Frances reviews: All Out

One of the ways that society oppresses people is by silencing their stories. This creates a narrative that promotes a particular lifestyle, group, or perspective while denying the existence of those who do not fit that norm. Therefore it is a revolutionary act when a marginalized person is able to speak their story, and it is essential that those who live with privilege listen and actively make space for those stories.

This is why I am so excited about the recently released book, All Out. Edited by Saundra Mitchell, All Out is a collection of short stories about queer teens throughout history, written by queer YA authors of various backgrounds and ethnicities. Some of these tales are re-imagined fairy tales, and some of them feature famous historical figures. The main character of all of the short stories is a queer teen, and, since these tales are told from so many different perspectives of culture, gender, ability, and sexuality, All Out is a testament to the expanse of teen expression that exists in the world.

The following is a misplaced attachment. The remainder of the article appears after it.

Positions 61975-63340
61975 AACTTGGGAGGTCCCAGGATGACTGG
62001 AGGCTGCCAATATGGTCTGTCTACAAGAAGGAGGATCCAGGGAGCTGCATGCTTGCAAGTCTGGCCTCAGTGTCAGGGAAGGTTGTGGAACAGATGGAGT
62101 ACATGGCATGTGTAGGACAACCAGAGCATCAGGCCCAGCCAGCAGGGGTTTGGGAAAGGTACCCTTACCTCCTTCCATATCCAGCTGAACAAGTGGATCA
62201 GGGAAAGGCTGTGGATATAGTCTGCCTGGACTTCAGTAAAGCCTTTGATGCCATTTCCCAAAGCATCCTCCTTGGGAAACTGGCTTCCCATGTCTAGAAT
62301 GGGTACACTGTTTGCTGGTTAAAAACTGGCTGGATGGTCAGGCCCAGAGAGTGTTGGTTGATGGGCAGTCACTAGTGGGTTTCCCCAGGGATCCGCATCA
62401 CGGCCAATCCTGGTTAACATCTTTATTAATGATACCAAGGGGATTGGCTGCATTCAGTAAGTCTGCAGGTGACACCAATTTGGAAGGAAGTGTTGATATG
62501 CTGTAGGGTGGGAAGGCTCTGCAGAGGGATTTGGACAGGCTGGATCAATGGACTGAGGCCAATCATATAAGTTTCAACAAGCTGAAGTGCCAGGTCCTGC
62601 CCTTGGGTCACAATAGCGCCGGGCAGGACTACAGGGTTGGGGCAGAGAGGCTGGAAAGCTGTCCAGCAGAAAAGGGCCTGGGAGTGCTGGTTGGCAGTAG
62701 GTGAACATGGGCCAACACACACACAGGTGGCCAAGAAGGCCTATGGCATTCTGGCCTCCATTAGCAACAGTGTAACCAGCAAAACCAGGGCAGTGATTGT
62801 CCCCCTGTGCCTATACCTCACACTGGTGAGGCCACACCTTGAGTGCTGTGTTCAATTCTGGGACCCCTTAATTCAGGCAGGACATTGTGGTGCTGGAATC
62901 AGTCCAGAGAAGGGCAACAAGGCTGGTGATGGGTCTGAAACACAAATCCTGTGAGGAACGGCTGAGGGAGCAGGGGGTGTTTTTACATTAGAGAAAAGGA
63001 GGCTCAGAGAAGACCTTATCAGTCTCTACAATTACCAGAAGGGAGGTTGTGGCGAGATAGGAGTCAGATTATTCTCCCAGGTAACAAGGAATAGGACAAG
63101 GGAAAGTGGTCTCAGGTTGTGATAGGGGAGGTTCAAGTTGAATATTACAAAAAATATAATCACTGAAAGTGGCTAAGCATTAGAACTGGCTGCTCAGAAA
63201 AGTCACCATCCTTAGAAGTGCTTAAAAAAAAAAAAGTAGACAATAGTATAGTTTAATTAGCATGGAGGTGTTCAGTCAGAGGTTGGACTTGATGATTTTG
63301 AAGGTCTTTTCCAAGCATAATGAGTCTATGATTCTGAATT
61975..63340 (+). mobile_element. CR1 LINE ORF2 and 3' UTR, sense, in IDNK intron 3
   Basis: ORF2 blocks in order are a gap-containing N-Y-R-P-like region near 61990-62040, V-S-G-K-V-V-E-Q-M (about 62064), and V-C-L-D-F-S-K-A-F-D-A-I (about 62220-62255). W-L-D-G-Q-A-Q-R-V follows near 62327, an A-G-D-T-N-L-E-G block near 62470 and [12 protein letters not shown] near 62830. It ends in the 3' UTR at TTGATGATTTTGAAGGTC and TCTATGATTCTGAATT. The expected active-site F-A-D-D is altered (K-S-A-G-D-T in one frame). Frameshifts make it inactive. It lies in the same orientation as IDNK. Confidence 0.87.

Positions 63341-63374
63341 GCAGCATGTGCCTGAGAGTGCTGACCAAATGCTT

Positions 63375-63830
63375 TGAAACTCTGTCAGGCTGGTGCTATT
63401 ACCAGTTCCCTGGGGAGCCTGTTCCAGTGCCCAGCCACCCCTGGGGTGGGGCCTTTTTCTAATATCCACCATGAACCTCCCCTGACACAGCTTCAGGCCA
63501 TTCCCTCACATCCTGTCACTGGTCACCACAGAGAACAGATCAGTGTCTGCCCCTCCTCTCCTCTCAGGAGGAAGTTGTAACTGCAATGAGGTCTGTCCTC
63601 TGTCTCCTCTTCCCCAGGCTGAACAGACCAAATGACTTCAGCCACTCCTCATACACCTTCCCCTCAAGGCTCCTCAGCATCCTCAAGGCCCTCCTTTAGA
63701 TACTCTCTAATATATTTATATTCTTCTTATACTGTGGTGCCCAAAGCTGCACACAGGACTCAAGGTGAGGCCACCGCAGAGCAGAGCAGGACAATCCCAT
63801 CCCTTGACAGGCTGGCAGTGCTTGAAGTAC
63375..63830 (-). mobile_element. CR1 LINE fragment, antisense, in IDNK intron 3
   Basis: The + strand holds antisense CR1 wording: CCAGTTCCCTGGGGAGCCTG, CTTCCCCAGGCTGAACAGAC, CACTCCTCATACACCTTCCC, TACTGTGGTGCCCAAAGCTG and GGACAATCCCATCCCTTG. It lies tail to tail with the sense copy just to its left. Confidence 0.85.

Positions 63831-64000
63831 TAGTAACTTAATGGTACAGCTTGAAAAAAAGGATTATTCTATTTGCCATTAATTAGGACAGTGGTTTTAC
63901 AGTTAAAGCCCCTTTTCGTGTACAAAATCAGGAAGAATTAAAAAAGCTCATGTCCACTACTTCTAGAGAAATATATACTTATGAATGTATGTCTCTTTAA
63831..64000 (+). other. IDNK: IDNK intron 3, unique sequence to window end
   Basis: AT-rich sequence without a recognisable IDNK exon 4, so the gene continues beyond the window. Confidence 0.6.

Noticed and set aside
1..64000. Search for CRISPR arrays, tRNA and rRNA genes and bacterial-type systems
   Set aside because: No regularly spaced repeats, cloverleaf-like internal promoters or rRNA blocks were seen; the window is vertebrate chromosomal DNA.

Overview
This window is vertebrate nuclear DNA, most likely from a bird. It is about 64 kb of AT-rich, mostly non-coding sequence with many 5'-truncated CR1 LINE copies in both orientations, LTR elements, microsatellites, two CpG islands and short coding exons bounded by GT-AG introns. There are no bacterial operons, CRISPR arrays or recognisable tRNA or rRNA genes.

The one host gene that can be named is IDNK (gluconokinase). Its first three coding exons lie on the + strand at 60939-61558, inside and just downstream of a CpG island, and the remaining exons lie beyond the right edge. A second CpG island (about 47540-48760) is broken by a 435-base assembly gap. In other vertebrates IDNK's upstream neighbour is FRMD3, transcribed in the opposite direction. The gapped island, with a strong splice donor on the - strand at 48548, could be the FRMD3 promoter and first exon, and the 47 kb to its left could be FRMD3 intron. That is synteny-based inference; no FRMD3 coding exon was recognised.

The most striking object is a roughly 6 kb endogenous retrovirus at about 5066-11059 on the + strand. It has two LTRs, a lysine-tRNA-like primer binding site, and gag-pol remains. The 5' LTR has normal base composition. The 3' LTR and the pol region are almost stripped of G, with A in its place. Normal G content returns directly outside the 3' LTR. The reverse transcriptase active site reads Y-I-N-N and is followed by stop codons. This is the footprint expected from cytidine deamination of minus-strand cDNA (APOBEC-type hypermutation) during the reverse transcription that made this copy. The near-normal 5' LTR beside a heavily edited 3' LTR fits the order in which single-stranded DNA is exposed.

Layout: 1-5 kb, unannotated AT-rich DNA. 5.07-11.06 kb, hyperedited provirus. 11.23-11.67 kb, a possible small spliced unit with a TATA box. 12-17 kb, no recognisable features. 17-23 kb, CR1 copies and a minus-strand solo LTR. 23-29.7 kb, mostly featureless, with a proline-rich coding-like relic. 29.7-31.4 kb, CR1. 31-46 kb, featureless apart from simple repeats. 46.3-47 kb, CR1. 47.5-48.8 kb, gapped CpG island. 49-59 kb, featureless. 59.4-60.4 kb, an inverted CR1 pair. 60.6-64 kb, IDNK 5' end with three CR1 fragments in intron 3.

While many of the stories focus on the ways that society has forced these queer characters into the shadows, it is not all gloomy. In fact, I would describe this collection as a celebration more than anything. Even in the darker moments, the characters find empowerment in the communion with others who are similarly marginalized. Also, not all the stories feature an antagonistic society, and these are wonderful reminders that many points in history and geography do not present the same landscape of oppression as our own.

This hopeful message is ideal for the book’s teen target audience, especially for those experiencing something similar to All Out’s characters. All Out gives voice to tales that are often erased from history as well as literature, and this is essential for teens (and adults!) to read. These characters may be fictional, but their stories are real.